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The Light Above the Grass

Matthew Dickman

I wake up in the morning

And think


People are alive

Making things, children


And apps, they

Are running to one


Another and then my arm

Falls asleep.


Most of the men

Who did not exactly know


They were my father

Are dead


And so


My father keeps





Both my sons are sleeping

At their mom’s apartment.


I can’t always feel

My legs


But I don’t want to tell


Anyone. I’m so afraid

Of everything.


When I called Mary

To ask her how Ralph died


I ended up calling Mary

To tell her that Ralph died.


I think I can pretend


To be a person for

Maybe only a few more years.


And after that,

The moon is just going to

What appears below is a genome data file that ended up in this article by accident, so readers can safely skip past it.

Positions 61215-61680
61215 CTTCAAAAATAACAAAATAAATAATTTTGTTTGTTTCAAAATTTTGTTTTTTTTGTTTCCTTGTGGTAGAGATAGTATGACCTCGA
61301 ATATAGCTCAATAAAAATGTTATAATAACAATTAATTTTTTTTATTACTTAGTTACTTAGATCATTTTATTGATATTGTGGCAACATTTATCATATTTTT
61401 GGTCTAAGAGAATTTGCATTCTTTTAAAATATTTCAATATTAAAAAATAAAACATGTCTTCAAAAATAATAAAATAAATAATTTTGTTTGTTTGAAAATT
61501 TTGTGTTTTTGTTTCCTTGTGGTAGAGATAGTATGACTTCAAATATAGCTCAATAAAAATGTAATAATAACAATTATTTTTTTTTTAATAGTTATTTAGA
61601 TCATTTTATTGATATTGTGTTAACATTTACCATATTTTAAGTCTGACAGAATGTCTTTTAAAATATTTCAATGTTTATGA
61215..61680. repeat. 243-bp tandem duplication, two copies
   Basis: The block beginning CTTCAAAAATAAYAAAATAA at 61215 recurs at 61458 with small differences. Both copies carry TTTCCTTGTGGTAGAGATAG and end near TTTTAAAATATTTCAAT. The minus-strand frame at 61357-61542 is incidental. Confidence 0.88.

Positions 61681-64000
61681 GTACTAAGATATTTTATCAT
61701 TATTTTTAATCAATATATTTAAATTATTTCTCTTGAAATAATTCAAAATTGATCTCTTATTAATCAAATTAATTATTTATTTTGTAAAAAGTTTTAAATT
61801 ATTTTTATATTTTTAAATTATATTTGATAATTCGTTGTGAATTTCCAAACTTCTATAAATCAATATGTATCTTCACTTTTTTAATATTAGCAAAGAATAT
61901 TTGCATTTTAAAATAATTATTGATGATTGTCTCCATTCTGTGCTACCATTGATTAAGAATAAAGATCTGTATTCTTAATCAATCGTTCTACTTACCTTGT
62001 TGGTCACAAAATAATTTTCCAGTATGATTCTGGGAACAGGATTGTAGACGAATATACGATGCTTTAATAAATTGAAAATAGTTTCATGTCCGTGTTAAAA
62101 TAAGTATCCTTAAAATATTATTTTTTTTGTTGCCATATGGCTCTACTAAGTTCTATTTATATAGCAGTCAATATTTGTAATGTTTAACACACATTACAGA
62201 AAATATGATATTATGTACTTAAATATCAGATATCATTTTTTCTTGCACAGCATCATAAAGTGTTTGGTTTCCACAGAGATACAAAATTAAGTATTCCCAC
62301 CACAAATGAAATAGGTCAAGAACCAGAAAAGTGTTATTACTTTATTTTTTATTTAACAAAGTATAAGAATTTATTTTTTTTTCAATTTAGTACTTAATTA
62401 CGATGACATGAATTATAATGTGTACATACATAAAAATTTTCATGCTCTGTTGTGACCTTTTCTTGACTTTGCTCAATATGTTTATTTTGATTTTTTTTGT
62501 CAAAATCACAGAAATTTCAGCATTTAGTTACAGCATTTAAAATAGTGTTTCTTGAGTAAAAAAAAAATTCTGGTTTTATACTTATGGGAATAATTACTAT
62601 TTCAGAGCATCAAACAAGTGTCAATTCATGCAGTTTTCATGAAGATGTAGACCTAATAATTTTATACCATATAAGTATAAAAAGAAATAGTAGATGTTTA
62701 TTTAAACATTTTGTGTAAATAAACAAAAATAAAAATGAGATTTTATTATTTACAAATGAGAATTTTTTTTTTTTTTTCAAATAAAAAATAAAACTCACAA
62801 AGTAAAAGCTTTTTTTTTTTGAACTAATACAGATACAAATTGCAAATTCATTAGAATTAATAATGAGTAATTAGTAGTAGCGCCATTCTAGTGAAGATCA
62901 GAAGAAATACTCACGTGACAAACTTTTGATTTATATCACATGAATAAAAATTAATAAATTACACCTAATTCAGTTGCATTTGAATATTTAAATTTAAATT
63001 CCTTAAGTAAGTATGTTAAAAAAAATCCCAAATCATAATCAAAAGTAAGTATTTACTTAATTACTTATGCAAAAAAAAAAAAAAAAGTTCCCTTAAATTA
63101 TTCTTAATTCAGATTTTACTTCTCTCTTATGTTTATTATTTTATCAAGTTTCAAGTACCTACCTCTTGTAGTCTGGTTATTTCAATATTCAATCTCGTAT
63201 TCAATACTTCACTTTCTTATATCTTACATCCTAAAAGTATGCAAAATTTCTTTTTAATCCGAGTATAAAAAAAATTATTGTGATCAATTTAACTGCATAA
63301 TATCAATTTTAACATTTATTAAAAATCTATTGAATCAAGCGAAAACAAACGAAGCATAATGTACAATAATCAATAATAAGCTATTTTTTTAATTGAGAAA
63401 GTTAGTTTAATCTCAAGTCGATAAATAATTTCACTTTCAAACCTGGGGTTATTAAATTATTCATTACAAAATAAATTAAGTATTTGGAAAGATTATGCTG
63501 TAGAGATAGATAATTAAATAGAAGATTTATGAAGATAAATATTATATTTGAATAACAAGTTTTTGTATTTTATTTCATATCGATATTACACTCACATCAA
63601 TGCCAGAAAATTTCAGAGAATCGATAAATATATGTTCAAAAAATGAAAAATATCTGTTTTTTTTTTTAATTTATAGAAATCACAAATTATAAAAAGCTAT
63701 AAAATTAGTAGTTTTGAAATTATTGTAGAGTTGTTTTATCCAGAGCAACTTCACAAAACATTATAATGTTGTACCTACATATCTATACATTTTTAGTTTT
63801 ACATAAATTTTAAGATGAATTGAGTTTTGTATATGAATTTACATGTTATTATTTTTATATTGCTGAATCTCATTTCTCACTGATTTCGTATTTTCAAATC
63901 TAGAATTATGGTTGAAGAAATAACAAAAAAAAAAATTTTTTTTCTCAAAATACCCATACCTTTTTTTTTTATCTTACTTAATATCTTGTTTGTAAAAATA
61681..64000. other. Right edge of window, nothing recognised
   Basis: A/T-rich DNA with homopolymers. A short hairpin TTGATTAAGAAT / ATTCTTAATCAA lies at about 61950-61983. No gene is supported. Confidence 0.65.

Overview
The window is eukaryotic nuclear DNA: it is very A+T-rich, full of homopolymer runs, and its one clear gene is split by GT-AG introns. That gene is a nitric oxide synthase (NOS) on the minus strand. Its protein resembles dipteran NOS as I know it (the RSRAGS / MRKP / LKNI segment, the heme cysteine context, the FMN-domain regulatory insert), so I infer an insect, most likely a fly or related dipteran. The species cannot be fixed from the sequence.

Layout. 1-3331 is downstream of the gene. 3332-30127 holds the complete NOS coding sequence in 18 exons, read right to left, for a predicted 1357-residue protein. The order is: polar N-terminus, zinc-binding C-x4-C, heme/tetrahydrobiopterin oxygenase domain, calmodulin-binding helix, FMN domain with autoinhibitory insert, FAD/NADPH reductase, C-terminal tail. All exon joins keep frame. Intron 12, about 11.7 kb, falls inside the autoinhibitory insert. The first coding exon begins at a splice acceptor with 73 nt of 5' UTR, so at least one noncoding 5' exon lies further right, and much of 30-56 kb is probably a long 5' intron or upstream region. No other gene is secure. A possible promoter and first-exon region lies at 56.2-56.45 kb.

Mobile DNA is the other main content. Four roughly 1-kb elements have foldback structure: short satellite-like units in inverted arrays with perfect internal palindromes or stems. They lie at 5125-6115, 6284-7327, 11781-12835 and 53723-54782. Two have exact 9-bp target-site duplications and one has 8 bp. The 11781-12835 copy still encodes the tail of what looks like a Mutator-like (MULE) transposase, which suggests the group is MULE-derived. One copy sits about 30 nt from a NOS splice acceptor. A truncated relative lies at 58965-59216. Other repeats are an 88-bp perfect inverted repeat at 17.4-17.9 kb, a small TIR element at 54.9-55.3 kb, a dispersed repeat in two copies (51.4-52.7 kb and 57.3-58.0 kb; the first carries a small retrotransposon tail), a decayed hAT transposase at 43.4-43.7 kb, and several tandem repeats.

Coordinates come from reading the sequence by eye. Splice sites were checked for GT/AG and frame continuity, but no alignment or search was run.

Have to defend itself,

The shadows


In the tall grass are just

Going to have to learn


How to self-soothe.


My sons will just have

To learn something


About fathers

Who leave without knowing


They are leaving.

Whether I’m here,


Not being able to feel


My face,


Or not here and my face

Is just the light above the grass.


Part of 'In the Beginning of Covid-19', a series of poems curated by Jason Dodge in 2020

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